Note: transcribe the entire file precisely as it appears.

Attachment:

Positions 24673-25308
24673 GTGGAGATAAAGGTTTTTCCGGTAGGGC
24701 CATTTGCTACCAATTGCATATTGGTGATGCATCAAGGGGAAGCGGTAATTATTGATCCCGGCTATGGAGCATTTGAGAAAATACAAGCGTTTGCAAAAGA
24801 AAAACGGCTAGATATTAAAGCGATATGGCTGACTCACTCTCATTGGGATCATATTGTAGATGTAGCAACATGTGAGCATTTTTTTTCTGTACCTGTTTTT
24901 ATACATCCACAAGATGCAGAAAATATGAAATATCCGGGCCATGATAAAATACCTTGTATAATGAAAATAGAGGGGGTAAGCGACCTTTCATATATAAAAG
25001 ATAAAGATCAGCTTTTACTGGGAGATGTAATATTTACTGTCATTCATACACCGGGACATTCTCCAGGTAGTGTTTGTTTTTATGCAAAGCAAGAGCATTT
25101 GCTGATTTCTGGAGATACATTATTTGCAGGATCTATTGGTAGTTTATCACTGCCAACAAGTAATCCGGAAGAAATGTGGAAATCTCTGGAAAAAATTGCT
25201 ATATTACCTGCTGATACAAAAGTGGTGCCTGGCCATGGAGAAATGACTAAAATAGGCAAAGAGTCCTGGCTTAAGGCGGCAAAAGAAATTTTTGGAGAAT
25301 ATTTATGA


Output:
Positions 24673-25308
24673 GTGGAGATAAAGGTTTTTCCGGTAGGGC
24701 CATTTGCTACCAATTGCATATTGGTGATGCATCAAGGGGAAGCGGTAATTATTGATCCCGGCTATGGAGCATTTGAGAAAATACAAGCGTTTGCAAAAGA
24801 AAAACGGCTAGATATTAAAGCGATATGGCTGACTCACTCTCATTGGGATCATATTGTAGATGTAGCAACATGTGAGCATTTTTTTTCTGTACCTGTTTTT
24901 ATACATCCACAAGATGCAGAAAATATGAAATATCCGGGCCATGATAAAATACCTTGTATAATGAAAATAGAGGGGGTAAGCGACCTTTCATATATAAAAG
25001 ATAAAGATCAGCTTTTACTGGGAGATGTAATATTTACTGTCATTCATACACCGGGACATTCTCCAGGTAGTGTTTGTTTTTATGCAAAGCAAGAGCATTT
25101 GCTGATTTCTGGAGATACATTATTTGCAGGATCTATTGGTAGTTTATCACTGCCAACAAGTAATCCGGAAGAAATGTGGAAATCTCTGGAAAAAATTGCT
25201 ATATTACCTGCTGATACAAAAGTGGTGCCTGGCCATGGAGAAATGACTAAAATAGGCAAAGAGTCCTGGCTTAAGGCGGCAAAAGAAATTTTTGGAGAAT
25301 ATTTATGA